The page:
We examined the association between home and office blood pressure (BP) levels and further decline in renal function among treated hypertensive patients with and without renal dysfunction. We calculated annual decline in estimated glomerular filtration rate (ΔeGFR) in 1535 treated hypertensive patients with home and office BP measurements. We defined ΔeGFR <0 as decline in renal function, and ΔeGFR ≥0 as non-decline in renal function based on 1.5 years of follow-up. For 520 patients with low eGFR at baseline, morning home, evening home and office systolic BP (SBP) levels and morning home diastolic BP (DBP) levels were positively associated with the risk of decline in renal function (trend P=0.003, 0.002, 0.003 and 0.004). Compared to patients with home SBP <125 mm Hg, the risk of decline in renal function was higher in those with home SBPs ≥135 mm Hg and between 130-135 mm Hg, while the risk was similar in those with home SBP of 125-130 mm Hg. For 1015 patients with normal eGFR at baseline, only morning home SBP level was positively associated with the risk of decline in renal function (trend P=0.004). Morning home BP might be useful for risk evaluation of decline in renal function even among treated hypertensive patients with normal renal function. Target levels of home BP control among treated hypertensive patients need to be further investigated.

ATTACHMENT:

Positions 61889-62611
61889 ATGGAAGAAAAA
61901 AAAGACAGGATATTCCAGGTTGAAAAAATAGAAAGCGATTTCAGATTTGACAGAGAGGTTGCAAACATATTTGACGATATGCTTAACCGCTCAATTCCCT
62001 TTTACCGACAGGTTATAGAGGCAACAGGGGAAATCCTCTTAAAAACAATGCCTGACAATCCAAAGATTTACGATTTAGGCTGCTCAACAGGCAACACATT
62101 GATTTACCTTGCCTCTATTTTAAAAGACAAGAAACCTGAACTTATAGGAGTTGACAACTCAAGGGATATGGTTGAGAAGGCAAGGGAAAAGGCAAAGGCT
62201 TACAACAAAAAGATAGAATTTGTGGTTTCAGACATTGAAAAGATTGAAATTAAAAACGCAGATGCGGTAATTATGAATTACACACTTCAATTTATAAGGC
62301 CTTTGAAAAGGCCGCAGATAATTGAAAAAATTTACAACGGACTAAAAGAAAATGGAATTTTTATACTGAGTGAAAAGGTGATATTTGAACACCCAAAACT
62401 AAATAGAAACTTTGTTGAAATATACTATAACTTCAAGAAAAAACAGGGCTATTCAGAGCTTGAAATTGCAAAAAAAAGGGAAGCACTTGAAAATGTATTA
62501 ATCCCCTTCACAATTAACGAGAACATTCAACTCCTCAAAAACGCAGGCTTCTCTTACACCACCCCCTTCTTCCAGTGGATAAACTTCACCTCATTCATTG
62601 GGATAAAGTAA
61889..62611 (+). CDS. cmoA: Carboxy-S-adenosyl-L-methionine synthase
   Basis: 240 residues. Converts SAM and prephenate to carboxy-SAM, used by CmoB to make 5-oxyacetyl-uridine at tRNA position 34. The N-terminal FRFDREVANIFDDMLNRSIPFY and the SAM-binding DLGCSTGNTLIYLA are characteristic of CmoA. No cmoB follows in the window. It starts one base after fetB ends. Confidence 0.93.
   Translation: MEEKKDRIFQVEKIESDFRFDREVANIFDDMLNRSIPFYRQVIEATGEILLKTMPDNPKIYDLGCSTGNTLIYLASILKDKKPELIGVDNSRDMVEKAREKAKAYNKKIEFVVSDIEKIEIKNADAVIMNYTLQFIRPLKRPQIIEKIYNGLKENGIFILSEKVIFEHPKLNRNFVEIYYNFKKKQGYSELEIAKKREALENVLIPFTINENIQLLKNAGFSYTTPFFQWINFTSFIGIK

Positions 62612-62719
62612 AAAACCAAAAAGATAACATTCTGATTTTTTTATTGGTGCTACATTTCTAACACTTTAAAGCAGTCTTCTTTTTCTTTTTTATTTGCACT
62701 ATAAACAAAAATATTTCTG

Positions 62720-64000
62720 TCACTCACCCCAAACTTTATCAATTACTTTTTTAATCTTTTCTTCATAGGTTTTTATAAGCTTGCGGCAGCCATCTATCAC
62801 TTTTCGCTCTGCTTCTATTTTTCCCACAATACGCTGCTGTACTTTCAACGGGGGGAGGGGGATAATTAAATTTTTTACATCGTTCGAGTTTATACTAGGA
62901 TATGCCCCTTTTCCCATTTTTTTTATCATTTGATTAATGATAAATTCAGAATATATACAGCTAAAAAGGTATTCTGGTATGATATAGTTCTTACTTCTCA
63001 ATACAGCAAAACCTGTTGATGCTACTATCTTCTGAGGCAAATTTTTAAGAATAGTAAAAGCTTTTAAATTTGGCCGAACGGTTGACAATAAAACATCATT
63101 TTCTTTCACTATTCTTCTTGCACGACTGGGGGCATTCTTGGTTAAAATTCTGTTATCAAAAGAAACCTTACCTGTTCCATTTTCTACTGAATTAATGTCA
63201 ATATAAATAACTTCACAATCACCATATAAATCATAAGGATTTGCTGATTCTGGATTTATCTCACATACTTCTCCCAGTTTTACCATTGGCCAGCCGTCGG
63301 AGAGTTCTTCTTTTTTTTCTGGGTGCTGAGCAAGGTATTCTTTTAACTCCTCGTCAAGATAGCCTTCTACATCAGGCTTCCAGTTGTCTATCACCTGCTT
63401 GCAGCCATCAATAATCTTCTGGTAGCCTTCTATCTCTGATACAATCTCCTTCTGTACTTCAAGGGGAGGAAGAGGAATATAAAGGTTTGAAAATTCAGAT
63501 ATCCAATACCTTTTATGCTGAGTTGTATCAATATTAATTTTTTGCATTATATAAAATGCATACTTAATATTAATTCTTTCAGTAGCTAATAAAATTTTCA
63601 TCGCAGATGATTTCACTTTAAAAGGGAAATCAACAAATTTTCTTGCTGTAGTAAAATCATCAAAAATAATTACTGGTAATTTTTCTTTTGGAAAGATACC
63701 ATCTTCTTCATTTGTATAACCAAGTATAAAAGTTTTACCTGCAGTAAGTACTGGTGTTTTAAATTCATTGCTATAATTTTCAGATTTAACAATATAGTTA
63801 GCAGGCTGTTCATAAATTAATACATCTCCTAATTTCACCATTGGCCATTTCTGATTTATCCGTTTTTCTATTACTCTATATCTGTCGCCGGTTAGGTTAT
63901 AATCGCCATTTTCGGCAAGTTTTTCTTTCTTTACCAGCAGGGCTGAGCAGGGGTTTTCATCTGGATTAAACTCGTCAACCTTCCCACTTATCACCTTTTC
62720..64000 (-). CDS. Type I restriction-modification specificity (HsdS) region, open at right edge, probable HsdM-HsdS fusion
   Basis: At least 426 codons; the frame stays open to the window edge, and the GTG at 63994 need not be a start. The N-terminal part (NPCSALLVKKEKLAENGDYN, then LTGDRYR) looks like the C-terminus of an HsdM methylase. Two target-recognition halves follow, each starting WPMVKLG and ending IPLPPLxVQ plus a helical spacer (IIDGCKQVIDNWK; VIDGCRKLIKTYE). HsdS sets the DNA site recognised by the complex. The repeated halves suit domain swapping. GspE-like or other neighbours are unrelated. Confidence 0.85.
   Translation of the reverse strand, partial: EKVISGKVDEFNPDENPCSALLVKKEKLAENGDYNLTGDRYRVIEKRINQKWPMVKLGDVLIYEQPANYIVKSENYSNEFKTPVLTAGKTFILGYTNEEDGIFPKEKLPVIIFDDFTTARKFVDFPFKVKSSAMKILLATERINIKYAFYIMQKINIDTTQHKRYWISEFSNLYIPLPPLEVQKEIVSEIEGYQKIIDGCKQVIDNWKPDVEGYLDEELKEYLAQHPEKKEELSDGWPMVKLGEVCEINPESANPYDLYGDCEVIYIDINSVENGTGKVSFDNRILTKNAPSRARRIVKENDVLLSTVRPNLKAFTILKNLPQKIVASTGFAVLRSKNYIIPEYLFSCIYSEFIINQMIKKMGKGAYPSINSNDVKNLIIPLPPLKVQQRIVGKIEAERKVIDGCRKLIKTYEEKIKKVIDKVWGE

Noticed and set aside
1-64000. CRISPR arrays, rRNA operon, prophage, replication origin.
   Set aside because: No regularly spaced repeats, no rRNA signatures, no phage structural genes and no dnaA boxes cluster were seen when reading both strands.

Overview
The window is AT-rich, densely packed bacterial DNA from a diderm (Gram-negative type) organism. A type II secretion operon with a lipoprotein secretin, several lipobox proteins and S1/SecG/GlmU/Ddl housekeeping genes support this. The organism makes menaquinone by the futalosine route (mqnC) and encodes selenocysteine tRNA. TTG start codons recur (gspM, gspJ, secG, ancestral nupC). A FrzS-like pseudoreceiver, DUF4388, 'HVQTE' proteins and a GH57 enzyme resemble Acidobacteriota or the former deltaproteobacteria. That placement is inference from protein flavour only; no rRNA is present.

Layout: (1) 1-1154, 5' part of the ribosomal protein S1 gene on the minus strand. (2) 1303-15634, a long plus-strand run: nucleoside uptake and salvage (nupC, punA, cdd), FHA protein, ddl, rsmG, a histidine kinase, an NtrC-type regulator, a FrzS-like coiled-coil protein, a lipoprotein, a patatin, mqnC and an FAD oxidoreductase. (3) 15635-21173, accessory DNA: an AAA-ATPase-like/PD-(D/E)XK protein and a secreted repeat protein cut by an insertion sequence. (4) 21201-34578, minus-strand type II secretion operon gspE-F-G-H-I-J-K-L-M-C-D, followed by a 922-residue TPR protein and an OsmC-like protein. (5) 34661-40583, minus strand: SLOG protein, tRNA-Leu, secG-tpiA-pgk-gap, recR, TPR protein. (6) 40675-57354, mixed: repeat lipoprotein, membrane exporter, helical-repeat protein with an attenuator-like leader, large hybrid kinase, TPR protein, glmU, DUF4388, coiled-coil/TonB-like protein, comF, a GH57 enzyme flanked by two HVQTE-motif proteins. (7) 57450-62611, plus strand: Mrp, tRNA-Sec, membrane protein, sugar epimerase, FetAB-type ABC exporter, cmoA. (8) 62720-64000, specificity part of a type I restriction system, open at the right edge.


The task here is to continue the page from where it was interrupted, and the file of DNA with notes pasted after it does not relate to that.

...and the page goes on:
- decline in renal function
- estimated glomerular filtration rate
- home blood pressure
- treated hypertensive patients
ASJC Scopus subject areas
- Internal Medicine
- Cardiology and Cardiovascular Medicine